CALGARY – Tech sector entrepreneurs whose Canadian cities were snubbed by Amazon in its search for a second corporate campus say they are disappointed, despite fears they would have seen increased competition for scarce skilled talent.They say the American online giant’s promised contribution of $5 billion in construction and up to 50,000 high-paying jobs would have been good for their city’s economy and its technology sector in the longer term.On Thursday, Amazon said Toronto was the only non-American city to make a list of 20 finalists.“In the short term, it’s another company competing for limited talent, that jumps to mind,” said Mike Johnston, founder and CEO of REDSpace, a designer of media software systems and corporate e-learning programs in Halifax, one of 238 cities to bid for the centre.But, he added, “when a world-calibre company pays attention to this region, I think the trickle-down effects are valuable. It means more students come here to study, it means more people stay here.”Johnston said his firm has nearly 200 staff members after adding 45 new hires last year.He said he was part of a “brain drain” that left Nova Scotia for better opportunities in the United States after high school before returning in 2000 during the dot.com tech stock meltdown.Like Johnston, Benevity Inc. CEO Bryan de Lottinville said he was disappointed but not surprised that his home town of Calgary failed to win its bid for the Amazon HQ.His company, which makes software for corporate charity programs, has nearly doubled employment in the past two years to 420, but he says he’s not worried that Amazon would have stolen his staff or driven up wage levels.“You know, people don’t work for companies, they work for the employee experiences and leaders and things like that,” he said, adding that to be frightened of competition is “not how you build business, an identity and a brand.”De Lottinville said he supports economic diversification initiatives to help Alberta’s economy evolve from a dependence on oil and gas production.In Ottawa, CEO and co-founder Jason Flick of You.i TV, says Amazon would have been a disruptive force for employment, real estate and local cost inflation — but he still wished they had chosen his home town.“There would be a double-edged sword for sure,” he said. “The fight for talent would go higher. The U.S. dollar is stronger to pay more. Building space would be at a premium. But I was definitely looking forward to it.”Flick said he wasn’t worried Amazon would steal his workforce, which has grown from about 35 to 200 in three years — because “we do really cool stuff.” The company has developed a multi-screen TV and media app platform.He said another large employer could have sparked improvements like more flights at the airport.Studies suggest a big Amazon presence in the Toronto area might accelerate a brain drain from Canada to the U.S. as the brightest Canadians are promoted to U.S. headquarters, said University of Waterloo assistant economics professor Joel Blit.He added it could also drive up local costs for housing and wages.But he said the potential positive impact of Amazon as one of the anchors in a Waterloo-Toronto technology hub similar to Silicon Valley in California would still outweigh the negatives for the tech industry.“We took a big hit with BlackBerry where it is now,” he said, referring to job cuts and downsizing at the telecommunications firm over the past several years.“It’s nice that Google is here. If we had Amazon and maybe a couple of others, truly it could be a world-leading cluster that could be driving a lot of wealth for Canada.”He said potential positives include a larger labour pool, enhanced regional business relationships and the opportunity for informal shared knowledge between companies.Follow @HealingSlowly on Twitter.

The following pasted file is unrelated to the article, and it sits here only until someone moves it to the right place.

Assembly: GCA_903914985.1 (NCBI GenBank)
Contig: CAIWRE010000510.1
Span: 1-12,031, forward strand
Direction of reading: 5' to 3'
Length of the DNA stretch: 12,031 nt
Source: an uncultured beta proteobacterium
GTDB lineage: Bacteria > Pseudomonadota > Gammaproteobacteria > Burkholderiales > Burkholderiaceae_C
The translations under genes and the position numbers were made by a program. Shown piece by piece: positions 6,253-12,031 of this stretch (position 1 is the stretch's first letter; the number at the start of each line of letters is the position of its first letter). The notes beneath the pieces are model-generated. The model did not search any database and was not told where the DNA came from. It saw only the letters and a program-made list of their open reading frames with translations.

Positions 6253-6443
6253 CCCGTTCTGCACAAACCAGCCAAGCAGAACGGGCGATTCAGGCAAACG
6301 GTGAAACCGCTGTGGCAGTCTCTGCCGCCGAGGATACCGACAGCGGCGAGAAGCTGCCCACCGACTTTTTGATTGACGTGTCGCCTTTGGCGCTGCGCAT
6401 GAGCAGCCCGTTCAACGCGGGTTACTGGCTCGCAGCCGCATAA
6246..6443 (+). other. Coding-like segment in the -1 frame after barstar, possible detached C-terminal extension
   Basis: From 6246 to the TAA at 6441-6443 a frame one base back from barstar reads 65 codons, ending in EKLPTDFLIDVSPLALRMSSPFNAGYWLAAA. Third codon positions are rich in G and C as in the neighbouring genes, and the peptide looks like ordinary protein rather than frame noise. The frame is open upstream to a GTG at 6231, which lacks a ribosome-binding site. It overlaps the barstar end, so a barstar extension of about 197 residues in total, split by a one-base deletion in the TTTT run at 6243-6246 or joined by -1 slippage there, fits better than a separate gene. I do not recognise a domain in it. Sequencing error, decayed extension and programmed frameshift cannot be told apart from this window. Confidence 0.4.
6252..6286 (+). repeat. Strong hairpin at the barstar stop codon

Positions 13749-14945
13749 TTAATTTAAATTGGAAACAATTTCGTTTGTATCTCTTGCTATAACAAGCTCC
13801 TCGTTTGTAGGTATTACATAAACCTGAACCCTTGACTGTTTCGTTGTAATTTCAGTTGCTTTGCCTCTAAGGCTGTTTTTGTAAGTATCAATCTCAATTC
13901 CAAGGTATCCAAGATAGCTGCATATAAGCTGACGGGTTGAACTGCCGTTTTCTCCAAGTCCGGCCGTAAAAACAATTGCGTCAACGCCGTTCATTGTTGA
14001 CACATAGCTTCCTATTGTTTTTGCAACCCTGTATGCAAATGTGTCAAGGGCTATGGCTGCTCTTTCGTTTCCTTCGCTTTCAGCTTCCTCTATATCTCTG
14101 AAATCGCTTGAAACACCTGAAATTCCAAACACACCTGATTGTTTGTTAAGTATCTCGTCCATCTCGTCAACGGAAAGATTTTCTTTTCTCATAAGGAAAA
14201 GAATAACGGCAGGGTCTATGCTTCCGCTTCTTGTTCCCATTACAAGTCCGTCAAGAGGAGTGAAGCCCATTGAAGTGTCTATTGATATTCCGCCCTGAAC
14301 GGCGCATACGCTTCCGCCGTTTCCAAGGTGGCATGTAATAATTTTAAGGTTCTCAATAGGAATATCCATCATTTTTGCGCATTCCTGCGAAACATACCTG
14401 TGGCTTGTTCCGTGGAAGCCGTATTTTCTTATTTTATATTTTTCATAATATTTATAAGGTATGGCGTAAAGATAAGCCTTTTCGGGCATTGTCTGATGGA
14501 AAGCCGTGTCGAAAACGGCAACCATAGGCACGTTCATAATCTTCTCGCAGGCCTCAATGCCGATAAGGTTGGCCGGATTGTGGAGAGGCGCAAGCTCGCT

Some of the most active companies traded Friday on the Toronto Stock Exchange:Toronto Stock Exchange (16,613.46, up 37.36 points).Bombardier Inc. (TSX:BBD.B). Industrials. Down 14 cents, or 5.65 per cent, to $2.34 on 21.2 million shares.Crescent Point Energy Corp. (TSX:CPG). Energy. Down 11 cents, or 2.01 per cent, to $5.37 on 9.1 million shares.Sherritt International Corp. (TSX:S). Materials. Down 10.5 cents, or 28.77 per cent, to 26 cents on 7.9 million shares.Hexo Corp. (TSX:HEXO). Health care. Up 82 cents, or 8.49 per cent, to 10.48 on 7.6 million shares.Encana Corp. (TSX:ECA). Energy. Down 29 cents, or 2.92 per cent, to $9.64 on 7.6 million shares.Cenovus Energy Inc. (TSX:CVE). Down 26 cents, or 1.89 per cent, to $13.47 on 7.5 million shares.Companies reporting:Bombardier Inc. — Bombardier Inc. said Friday it will follow the urging of Quebec’s financial market regulator and scrap a controversial executive compensation plan. The announcement followed a review by the Autorite des marches financiers that found the plane-and-train maker’s roll-out of its Automatic Stock Disposition Plan in August did not breach securities law, but likely incurred a negative perception. Bombardier said in November, when the investigation was launched, that the plan allows some of its senior executives to sell their vested shares as an added incentive in performance-based compensation, so long as the trades are made by independent securities brokers and in line with trading parameters.Imperial Oil Ltd. (TSX:IMO). Down 75 cents, or 1.88 per cent to $39.19. Imperial Oil Ltd. raised its dividend nearly 16 per cent to 22 cents per share despite reporting that its first-quarter profit fell compared with a year ago. The increased payment to shareholders came as Imperial reported a profit of $293 million or 38 cents per diluted share for its first quarter. That compared with a profit of $516 million or 62 cents per share in the same quarter last year. Rich Kruger, Imperial’s chairman and chief executive, says Alberta’s mandatory production curtailment order significantly affected the company’s financial performance.Saputo Inc. (TSX:SAP). Down 14 cents to $45.66. Saputo Inc. has signed a deal to buy the specialty cheese business of Lion – Dairy & Drinks in Australia for roughly $265 million. Montreal-based Saputo says the Australian business includes two manufacturing facilities in Tasmania and employs approximately 400 people. The specialty cheese business produces, markets and distributes a variety of specialty cheeses under several Australian brands, including South Cape, Tasmanian Heritage, Mersey Valley and King Island Dairy. It generated about $182 million in revenue in 2018. It is expected to close in the second half of this year.Sherritt International Corp. — Sherritt shares fell after the company reported disappointing earnings blamed on low cobalt prices and complications in Cuba. The Toronto-based miner reported a net loss of $61.8 million for the first quarter, compared with a net loss of $600,000 for the same quarter last year. The losses came after the company saw cobalt prices fall 70 per cent year over year. The Cuban government also paid out less of the foreign reserves it owes the company than expected.The Canadian Press